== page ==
It is often claimed that quantum mechanics entails that there is indeterminacy in the world, in the sense that physical systems can lack a precise value for a property. Indeed, a radical form of indeterminacy, in which systems have almost none of the properties we normally attribute to them, can be shown to follow from a particular interpretation of quantum mechanics—the bare theory. However, the bare theory is shown to be incoherent. Still, a more limited form of indeterminacy can be located in spontaneous collapse, hidden variables, and many-worlds theories. This indeterminacy is unlike that which arises classically, having nothing to do with ordinary forms of vagueness or the composition of large objects out of smaller parts. Indeterminacy in quantum mechanics can perhaps be avoided, but there seems little reason to do so.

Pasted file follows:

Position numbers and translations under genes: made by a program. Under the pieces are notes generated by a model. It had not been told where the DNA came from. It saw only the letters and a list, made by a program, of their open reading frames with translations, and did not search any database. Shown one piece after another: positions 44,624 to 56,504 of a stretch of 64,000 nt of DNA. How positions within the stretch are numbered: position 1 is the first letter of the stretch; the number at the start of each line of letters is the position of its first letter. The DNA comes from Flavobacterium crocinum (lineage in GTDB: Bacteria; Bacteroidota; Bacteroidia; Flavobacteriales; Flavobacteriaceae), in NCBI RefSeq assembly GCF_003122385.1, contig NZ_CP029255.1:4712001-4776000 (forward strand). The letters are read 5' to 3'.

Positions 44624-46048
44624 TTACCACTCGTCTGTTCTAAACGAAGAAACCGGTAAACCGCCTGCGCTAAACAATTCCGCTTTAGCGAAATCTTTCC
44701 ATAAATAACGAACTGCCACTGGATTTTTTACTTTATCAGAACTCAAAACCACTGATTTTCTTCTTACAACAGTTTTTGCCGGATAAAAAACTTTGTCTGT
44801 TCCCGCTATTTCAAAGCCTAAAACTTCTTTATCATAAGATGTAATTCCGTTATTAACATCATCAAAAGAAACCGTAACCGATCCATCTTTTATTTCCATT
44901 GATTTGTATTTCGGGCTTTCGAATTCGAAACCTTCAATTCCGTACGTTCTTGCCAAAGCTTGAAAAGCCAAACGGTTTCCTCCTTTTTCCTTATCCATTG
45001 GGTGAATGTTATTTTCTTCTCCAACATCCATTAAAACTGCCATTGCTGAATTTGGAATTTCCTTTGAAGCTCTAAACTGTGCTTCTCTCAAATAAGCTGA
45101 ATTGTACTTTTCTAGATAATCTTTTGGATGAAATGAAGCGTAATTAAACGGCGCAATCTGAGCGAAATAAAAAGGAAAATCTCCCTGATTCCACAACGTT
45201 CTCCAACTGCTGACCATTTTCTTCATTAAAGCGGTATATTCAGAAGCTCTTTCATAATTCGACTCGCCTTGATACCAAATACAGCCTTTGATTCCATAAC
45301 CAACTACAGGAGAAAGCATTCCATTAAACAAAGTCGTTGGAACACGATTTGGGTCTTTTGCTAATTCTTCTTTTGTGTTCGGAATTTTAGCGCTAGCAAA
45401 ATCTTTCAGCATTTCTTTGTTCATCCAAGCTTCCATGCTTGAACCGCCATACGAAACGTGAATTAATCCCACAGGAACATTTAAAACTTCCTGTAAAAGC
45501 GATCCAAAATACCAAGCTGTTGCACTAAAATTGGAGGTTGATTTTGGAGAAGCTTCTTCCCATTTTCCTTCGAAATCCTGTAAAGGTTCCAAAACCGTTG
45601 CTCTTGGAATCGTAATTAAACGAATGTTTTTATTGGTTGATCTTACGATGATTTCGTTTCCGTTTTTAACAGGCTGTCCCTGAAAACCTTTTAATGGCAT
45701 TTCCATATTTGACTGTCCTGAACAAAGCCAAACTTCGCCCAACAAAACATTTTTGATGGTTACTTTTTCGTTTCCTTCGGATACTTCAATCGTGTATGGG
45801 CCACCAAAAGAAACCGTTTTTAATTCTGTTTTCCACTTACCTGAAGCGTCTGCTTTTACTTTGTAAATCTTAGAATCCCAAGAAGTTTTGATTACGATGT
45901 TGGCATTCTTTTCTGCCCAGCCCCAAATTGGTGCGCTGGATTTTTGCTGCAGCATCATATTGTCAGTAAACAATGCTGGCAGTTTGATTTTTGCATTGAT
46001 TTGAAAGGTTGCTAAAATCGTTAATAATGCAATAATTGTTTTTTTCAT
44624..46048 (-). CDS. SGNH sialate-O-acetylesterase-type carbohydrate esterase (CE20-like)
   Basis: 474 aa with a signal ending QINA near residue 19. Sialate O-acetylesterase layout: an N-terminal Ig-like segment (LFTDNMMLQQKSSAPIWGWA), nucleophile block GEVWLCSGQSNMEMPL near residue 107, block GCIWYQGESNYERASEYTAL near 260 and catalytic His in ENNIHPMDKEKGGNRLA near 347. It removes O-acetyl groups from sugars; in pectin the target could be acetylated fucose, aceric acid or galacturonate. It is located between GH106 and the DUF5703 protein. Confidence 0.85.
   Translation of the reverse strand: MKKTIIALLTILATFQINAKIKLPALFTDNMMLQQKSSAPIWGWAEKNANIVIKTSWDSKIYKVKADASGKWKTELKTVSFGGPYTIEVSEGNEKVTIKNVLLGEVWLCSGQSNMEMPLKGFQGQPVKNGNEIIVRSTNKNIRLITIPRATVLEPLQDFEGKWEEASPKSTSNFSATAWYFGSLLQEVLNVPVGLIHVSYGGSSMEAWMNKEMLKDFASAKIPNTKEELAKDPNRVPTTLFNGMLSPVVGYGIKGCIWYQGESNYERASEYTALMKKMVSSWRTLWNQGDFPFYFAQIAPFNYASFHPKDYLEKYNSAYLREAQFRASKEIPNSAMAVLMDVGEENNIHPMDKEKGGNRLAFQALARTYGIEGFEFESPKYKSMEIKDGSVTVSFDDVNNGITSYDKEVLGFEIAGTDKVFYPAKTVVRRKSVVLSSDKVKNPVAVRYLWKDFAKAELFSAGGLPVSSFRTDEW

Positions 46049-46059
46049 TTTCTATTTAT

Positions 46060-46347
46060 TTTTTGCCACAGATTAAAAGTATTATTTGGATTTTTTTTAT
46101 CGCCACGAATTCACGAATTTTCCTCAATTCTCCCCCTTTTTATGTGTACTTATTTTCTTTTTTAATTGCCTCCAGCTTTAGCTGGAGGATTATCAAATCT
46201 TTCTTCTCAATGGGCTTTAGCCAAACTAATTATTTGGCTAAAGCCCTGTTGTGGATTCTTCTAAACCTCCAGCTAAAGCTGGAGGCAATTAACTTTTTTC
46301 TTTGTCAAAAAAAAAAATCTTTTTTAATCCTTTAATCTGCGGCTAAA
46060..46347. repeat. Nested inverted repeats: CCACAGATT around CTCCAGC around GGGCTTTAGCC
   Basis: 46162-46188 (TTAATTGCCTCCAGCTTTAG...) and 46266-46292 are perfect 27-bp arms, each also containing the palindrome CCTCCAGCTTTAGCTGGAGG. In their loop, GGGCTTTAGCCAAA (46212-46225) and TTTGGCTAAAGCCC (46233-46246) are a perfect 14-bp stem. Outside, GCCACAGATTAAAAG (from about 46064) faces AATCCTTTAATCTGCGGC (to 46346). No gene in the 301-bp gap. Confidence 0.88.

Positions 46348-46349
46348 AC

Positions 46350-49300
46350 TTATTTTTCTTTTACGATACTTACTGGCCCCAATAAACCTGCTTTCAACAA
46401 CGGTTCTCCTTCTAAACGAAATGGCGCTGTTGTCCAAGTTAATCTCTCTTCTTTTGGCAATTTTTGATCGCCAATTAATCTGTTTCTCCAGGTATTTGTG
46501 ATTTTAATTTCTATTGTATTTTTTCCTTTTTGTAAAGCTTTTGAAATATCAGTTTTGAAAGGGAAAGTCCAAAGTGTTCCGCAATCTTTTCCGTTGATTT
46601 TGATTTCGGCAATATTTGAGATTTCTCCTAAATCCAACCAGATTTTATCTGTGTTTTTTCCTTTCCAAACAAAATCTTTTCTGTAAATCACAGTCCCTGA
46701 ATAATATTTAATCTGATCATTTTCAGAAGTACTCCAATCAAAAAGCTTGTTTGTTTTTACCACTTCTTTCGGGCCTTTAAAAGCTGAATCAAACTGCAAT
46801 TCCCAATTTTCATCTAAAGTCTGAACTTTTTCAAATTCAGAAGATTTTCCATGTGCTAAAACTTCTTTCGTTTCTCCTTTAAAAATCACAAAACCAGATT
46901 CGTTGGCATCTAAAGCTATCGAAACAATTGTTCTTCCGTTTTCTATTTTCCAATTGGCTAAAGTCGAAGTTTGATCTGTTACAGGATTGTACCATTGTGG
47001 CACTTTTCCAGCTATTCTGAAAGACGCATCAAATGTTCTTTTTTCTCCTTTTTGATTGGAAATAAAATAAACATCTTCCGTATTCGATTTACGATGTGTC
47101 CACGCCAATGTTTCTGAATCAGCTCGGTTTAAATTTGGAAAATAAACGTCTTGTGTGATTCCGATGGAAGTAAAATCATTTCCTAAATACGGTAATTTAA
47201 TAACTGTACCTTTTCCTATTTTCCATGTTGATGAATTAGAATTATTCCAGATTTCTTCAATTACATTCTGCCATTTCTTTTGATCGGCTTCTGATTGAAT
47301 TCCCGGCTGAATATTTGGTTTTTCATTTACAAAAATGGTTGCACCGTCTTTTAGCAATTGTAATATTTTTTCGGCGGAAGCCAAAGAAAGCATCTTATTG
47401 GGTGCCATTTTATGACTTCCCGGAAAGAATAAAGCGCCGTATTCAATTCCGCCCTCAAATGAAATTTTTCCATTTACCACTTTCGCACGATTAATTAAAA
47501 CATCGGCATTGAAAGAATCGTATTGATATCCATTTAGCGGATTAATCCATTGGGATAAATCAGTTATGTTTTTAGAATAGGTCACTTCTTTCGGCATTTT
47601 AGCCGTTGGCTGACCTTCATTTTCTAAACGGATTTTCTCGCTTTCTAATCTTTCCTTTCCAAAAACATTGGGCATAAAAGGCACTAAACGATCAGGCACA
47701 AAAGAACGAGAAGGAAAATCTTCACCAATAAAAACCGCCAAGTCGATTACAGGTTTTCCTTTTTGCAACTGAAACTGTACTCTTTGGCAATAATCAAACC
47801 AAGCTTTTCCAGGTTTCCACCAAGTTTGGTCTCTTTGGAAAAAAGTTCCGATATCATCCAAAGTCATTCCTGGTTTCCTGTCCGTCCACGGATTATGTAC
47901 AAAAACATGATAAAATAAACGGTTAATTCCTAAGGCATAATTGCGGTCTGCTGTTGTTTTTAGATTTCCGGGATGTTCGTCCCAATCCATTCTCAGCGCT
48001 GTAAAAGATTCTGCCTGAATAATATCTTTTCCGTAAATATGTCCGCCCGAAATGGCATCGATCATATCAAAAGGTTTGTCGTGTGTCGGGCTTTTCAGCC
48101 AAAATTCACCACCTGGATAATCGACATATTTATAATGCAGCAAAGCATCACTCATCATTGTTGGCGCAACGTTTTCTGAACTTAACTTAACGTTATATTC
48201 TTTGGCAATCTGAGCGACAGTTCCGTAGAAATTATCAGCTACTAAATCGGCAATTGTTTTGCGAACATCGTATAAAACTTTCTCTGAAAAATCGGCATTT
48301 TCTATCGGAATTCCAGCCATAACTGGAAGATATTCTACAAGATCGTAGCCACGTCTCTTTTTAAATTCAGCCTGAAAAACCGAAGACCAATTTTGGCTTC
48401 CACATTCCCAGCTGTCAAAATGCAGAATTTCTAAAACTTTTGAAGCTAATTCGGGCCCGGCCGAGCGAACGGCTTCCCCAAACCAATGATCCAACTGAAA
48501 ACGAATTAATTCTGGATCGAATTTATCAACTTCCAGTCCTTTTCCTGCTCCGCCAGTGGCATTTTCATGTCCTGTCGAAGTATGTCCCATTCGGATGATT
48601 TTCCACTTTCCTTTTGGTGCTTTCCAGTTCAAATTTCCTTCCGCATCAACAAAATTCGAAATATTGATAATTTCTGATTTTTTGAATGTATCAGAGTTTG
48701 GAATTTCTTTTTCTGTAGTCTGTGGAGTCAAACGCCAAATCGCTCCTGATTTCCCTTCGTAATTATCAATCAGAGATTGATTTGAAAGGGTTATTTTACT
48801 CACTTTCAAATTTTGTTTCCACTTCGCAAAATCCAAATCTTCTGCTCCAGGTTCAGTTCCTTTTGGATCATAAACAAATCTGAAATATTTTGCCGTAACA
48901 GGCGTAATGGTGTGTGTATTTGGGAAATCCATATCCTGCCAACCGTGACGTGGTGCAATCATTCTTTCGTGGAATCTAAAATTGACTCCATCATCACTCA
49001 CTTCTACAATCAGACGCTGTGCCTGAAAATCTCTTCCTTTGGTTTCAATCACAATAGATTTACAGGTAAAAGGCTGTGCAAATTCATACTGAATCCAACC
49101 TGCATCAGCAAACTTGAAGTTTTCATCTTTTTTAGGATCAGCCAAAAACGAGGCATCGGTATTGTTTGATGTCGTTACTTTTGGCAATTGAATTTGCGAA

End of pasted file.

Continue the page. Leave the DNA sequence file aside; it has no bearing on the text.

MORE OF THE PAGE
Keywords: indeterminacy, vagueness, composition, quantum mechanics, bare theory, spontaneous collapse theories, hidden variable theories, many-worlds theories